Daily News NHL draft: Kings select Jakub Dvorak, Koehn Ziemmer with first two picks


They see me rollin'. They hatin'.
Staff member
Jul 28, 2004
Without a first-round pick in Wednesday’s NHL draft, the Kings finally got on the board Friday morning in Nashville.

Here’s how the Kings’ draft has gone:

Second round​

Jakub Dvorak, D, Czech Republic (55th overall)

While a 6’5” left-shooting defenseman sounds like a great addition to the Kings of today, Dvorak is under contract for one more season in his native country’s top league and will likely take multiple seasons to mature. There are reasons to believe there’s more to his game than what he’s shown to date: He did not turn 18 until May and he missed substantial time, including the opportunity to compete at the Under-20 World Junior Championships, due to a broken collarbone that was another in a series of health complications for the young rearguard.

But Dvorak did play a significant role in two less prominent tournaments, recovering to captain the Czechs at the Under-18 Worlds and also having competed in the Hlinka Gretzky Cup. He has tools that, if developed properly, could make him a formidable shutdown defender. His frame remains lanky but projectable, and the physical edge to his game could sharpen as he gets stronger. His limited role at the top level in the Czech league should expand next season. What he lacks in frills he may make up for in reliability, playing a classic style that emphasizes quick, sound decisions with the puck and solid defensive positioning.

Third round​

Koehn Ziemmer, W, Canadian Major Junior (78th overall)

Ziemmer was one of the top names in SCNG’s Kings draft preview and a possible name to be called with the Kings’ first pick, 24 selections earlier. Combining size, a top-tier shot among his 2005-born peers and supple hands, he can finish or make plays near the netfront, where most goals are scored in the NHL. His tenacity is an asset in terms of puck retrieval, board work and the forecheck. He looks for opportunities to impose his size on opponents, even when he is carrying the puck.

As enticing as all this sounds, Ziemmer did not join his linemate Riley Heidt (selected by Minnesota) at the podium in Round 1, and waited another 46 picks to hear his name. Acceleration is an area that will need work, among aspects of skating, for his game to translate to the NHL level. While some prospects excel in big games and may be overvalued as a result, Ziemmer hasn’t shined brightly in a relatively small sample of junior-level playoff games, nor has he had the opportunity to showcase himself for a ridiculously deep Canadian national program.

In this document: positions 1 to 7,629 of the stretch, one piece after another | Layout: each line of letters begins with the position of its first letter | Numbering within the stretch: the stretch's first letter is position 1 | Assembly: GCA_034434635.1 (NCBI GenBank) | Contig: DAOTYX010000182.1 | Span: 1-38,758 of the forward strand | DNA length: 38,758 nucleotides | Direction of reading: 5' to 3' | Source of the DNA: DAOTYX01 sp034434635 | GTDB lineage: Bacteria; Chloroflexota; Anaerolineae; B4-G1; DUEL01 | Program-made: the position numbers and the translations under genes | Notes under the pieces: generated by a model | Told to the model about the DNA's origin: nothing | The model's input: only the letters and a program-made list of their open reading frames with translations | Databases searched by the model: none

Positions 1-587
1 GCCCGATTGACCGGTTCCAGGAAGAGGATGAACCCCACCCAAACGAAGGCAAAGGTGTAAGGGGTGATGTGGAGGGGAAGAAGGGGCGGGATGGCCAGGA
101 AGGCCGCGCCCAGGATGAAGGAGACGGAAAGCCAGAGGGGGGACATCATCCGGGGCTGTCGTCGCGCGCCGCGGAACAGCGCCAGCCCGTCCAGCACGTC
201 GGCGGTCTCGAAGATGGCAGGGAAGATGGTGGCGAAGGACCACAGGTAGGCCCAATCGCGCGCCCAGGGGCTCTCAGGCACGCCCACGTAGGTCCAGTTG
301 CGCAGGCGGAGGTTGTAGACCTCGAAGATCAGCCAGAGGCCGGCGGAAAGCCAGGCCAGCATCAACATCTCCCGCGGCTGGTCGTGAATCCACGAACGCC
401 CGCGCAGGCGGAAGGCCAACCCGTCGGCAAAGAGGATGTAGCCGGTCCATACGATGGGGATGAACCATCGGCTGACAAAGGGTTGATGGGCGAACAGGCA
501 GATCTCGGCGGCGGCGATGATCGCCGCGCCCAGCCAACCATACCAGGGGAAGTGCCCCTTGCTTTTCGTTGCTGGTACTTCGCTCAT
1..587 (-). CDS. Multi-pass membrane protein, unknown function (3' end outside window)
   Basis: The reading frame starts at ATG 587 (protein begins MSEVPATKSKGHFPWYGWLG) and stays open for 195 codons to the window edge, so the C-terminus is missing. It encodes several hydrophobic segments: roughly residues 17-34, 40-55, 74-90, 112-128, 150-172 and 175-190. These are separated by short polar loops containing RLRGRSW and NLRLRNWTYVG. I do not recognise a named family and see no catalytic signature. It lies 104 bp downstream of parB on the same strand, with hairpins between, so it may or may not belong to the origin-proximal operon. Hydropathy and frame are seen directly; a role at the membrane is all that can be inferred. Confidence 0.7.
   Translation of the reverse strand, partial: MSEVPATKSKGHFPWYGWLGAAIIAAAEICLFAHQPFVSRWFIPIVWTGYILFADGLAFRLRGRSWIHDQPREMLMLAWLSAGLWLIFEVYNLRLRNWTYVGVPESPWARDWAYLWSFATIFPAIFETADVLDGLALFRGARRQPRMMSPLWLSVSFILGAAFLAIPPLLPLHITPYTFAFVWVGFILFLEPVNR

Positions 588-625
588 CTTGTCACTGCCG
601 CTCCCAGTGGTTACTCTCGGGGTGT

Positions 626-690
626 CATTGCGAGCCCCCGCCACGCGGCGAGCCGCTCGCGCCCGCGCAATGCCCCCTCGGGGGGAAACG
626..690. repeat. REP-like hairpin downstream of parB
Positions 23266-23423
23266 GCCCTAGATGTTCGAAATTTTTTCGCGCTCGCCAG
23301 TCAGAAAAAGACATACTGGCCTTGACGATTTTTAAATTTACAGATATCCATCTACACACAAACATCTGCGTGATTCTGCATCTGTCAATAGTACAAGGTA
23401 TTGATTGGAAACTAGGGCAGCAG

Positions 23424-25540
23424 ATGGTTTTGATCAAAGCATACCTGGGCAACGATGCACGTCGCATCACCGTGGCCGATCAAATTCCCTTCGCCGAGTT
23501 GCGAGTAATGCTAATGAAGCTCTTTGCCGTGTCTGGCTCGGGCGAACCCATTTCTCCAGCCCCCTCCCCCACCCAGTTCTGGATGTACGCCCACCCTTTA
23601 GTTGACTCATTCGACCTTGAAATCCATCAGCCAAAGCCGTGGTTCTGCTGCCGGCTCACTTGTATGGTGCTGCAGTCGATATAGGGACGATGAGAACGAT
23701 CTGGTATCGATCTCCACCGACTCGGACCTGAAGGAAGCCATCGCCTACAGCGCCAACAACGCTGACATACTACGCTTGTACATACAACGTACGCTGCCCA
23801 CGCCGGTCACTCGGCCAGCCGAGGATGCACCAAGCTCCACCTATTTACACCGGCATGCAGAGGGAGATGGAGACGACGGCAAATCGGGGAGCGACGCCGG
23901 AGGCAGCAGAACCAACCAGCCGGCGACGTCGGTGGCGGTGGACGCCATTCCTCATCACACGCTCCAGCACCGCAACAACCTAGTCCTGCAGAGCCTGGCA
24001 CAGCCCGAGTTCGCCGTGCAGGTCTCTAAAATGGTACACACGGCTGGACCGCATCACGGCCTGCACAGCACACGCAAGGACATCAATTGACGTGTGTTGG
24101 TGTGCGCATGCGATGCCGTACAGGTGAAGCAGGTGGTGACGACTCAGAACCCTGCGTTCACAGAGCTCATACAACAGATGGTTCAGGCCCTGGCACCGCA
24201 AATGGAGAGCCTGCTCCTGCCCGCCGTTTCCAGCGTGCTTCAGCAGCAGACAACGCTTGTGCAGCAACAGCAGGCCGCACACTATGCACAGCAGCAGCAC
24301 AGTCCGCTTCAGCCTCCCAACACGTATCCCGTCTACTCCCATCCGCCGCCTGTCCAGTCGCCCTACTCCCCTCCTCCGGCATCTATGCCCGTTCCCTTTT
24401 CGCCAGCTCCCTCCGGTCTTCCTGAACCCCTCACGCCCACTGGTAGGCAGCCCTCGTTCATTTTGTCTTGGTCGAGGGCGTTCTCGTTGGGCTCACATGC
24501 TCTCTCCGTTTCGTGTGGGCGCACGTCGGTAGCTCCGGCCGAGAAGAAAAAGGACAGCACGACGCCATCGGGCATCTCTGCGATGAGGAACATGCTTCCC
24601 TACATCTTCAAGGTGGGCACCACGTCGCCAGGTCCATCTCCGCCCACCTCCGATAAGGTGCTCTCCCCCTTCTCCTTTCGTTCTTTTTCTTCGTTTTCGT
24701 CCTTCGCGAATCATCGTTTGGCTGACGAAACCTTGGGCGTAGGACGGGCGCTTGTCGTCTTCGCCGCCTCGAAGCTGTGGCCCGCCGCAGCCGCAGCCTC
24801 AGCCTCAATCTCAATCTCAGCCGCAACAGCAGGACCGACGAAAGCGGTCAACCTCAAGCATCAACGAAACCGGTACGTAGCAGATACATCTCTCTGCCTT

Fourth round​

Hampton Slukynsky, G, U.S. High School (118th overall)

It’s rare but not unheard of to see a player make the leap directly from a high-school program to being drafted in the NHL, with Buffalo’s Casey Mittelstadt being the most notable recent example (drafted No. 8 overall in 2017).

Sluknysky is a Northern Michigan commit, but he appears destined for the USHL next year before starting his collegiate career in 2024-25. Even with scouting reports surfacing, it may be difficult to project his development based on the low level of competition he faced, and the fact that he was also a goalie on a team that did not subject him to heavy fire. This pick is another sign that the Kings scrutinized lesser-known prospects looking for value since they knew they would not have a pick in the top 50, which limited their access to bankable talents.

Fifth round​

Matthew Mania, D, Canadian Junior (150th overall)

An alumnus of the same junior program as Quinton Byfield, Mania elicited a wide range of projections in the middle rounds but ultimately fell all the way to the 150th pick. A right-shooting defender with wheels, edges, vision and the daringness to utilize them, Mania’s reel resembled that of a much higher pick.

Consistency and defensive commitment are areas where he will need to improve considerably to make the leap. He has a number of elements that are difficult to reach, making him a potential steal in the fifth round.

More to come on this story.

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